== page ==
the competition plus all entries and comments from the judges, in this
case called tasters.

Enjoy a look back at women's fortitude between 1905-42 and relive those
times as memorably written by the authors.

http://www.antiquequiltdating.com/Changing_Times_Womens_Stories.pdf or
http://WomenOnQuilts.blogspot.com click on email book at left of screen.

--------------070200060504060604060303--


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Subject: Jennifer Regan and Jeanette Lasansky
From: Pam Weeks <pamela.weeksgmail.com>
Date: Wed, 27 May 2009 09:52:51 -0400
X-Message-Number: 4

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Dear Friends,
I am seeking current contact information on the above two ladies. I
apologize at having to make an uniformed request, but my quilting materials
are packed away for another two weeks, including my AQSG directory, so I
can't look for myself. If any of you have this info, please contact me
privately, thanks!

Pam Weeks
AQS Certified Appraiser
Quilt Historian, Teacher, Lecturer
Durham, NH

--001636c5a537d052d9046ae528fe--


----------------------------------------------------------------------

Subject: RE: clipping
From: schreurs_ssyahoo.com
Date: Wed, 27 May 2009 05:44:48 -0700 (PDT)
X-Message-Number: 5

Gaye, what you have there is, IMHO, a genuine piece of folklore. An example of the state of quilt scholarship in the 1970's. An excellent sample of the human tendency to believe what your mother told you of family history over ALL evidence to the contrary. Or, heaven forbid, of gullibility (please forgive the sentence fragment).

It's also, I think, ancient history of the sort that shows that the more things change, the more they stay the same. Can you remember why you saved it???

Susan


----------------------------------------------------------------------

Subject: oops....craftivism
From: palamporeaol.com
Date: Wed, 27 May 2009 12:01:11 -0400
X-Message-Number: 6


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http://craftivism.com/blog.html/II
This is the site. I guess it was ---- craftivism. Whatever........... I am glad I got y'all stirred up!!! Has been an interesting "exchange". I really don't care. I will continue to do crafts and sewing for a good cause and will just call it "a good deed".
giggling............
Lynn in New Bern


----------MB_8CBACFB7D48DAF6_1658_66BD_webmail-dh27.sysops.aol.com--


----------------------------------------------------------------------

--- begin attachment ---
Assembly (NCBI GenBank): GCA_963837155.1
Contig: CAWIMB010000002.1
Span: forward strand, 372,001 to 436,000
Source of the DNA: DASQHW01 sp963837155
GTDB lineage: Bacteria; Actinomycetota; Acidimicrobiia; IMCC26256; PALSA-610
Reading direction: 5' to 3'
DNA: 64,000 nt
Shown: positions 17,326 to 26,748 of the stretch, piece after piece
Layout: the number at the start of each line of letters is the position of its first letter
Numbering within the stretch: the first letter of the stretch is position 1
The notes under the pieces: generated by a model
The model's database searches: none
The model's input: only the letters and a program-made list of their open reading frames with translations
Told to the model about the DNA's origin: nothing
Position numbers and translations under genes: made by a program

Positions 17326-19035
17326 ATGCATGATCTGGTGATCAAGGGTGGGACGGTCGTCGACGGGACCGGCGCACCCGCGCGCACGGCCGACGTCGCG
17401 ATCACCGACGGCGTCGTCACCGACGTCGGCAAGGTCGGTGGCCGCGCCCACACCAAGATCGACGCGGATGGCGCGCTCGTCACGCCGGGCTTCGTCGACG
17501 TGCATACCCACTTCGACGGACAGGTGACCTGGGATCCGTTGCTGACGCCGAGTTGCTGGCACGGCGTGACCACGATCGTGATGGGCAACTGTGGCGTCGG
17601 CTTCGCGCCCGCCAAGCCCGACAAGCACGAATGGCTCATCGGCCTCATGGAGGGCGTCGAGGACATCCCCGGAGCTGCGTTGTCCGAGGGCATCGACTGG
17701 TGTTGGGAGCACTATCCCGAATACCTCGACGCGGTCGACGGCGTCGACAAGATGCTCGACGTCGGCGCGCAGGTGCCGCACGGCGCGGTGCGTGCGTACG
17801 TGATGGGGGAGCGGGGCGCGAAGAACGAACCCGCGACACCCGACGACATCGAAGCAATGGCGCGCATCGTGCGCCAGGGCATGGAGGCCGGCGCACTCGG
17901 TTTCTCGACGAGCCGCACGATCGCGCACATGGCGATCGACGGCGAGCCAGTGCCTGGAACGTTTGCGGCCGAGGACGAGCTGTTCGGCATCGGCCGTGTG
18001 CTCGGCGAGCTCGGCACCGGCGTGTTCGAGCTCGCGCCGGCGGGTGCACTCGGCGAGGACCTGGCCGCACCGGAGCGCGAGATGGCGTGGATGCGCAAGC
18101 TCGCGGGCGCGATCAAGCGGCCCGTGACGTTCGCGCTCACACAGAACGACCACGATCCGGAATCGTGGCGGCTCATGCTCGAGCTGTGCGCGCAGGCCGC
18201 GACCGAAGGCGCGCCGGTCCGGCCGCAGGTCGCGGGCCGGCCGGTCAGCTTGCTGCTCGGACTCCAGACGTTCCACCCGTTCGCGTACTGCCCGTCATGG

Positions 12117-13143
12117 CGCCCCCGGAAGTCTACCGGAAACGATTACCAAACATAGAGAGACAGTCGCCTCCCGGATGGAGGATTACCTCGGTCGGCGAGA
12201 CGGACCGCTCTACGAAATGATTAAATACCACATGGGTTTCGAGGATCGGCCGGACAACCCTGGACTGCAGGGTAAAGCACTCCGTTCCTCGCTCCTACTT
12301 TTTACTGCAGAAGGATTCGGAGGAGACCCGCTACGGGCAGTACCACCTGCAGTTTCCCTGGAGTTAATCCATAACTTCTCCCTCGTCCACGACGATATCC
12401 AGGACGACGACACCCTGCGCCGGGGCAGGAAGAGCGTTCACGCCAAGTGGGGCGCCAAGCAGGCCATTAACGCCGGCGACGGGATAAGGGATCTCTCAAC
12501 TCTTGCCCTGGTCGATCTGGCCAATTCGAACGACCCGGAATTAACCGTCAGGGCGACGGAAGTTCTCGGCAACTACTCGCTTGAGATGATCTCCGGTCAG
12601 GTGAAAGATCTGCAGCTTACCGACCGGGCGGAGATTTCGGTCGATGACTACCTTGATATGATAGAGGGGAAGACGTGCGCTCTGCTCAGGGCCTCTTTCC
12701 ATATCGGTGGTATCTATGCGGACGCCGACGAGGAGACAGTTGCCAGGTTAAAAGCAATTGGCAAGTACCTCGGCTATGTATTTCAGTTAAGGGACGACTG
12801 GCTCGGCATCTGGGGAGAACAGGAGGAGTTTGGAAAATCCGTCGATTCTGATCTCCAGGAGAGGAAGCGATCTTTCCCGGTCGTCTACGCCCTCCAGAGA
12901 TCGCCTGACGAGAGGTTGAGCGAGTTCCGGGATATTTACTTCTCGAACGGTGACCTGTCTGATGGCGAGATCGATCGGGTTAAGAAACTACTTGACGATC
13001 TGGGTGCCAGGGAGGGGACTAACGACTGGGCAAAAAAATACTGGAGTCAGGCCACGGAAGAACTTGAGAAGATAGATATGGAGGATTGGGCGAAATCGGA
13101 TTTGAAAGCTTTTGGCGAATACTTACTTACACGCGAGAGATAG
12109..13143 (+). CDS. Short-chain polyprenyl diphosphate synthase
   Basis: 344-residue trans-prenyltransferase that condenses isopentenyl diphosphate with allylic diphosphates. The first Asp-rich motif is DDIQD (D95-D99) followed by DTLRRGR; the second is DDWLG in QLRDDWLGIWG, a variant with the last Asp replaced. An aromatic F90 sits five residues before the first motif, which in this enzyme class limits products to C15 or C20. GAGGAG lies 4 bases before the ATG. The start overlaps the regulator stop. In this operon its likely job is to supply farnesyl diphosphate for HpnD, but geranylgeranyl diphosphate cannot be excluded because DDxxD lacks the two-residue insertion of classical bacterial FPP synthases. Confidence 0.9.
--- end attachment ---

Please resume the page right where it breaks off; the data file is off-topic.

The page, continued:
Subject: RE: clipping
From: Gaye Ingram <gingramsuddenlink.net>
Date: Wed, 27 May 2009 12:33:22 -0500
X-Message-Number: 7

---- Stephen Schreurs <schreurs_ssyahoo.com> wrote:
Gaye, what you have there is, IMHO, a genuine piece of folklore. An example of the state of quilt scholarship in the 1970's. An excellent sample of the human tendency to believe what your mother told you of family history over ALL evidence to the contrary. O
Can you remember why you saved it???
-----

I love the question "Do you remember why you saved it?"

Actually I do: in those days I saved everything about quilts. And I still save every quilt-related clippings from local paper.

I did not attend this particular exhibit, so I didn't get to lay eyes on it.

The thing that made me wonder at all was the owner's character. She was a journalist by training and previous practice, a cultivated and travelled person. She owned laces and other inherited textiles that were exquisite. I guess by then even I knew the redwork tradition was comparatively recent. But I also thought the condition of the quilt (it appears to be sturdy as a log) would have raised doubts in the owner's mind if such were justified.

What is the earliest date for extant example of these embroidered blocks?

Gaye

----------------------------------------------------------------------

Subject: Re: qhl digest: May 27, 2009
From: LinusDonnaaol.com
Date: Thu, 28 May 2009 07:23:29 EDT
X-Message-Number: 1


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I> The quilt is stripped (red, I assume) and motifs are embroidered on
> square "beige" blocks. Can't tell a thing about them in the photo. Narro
w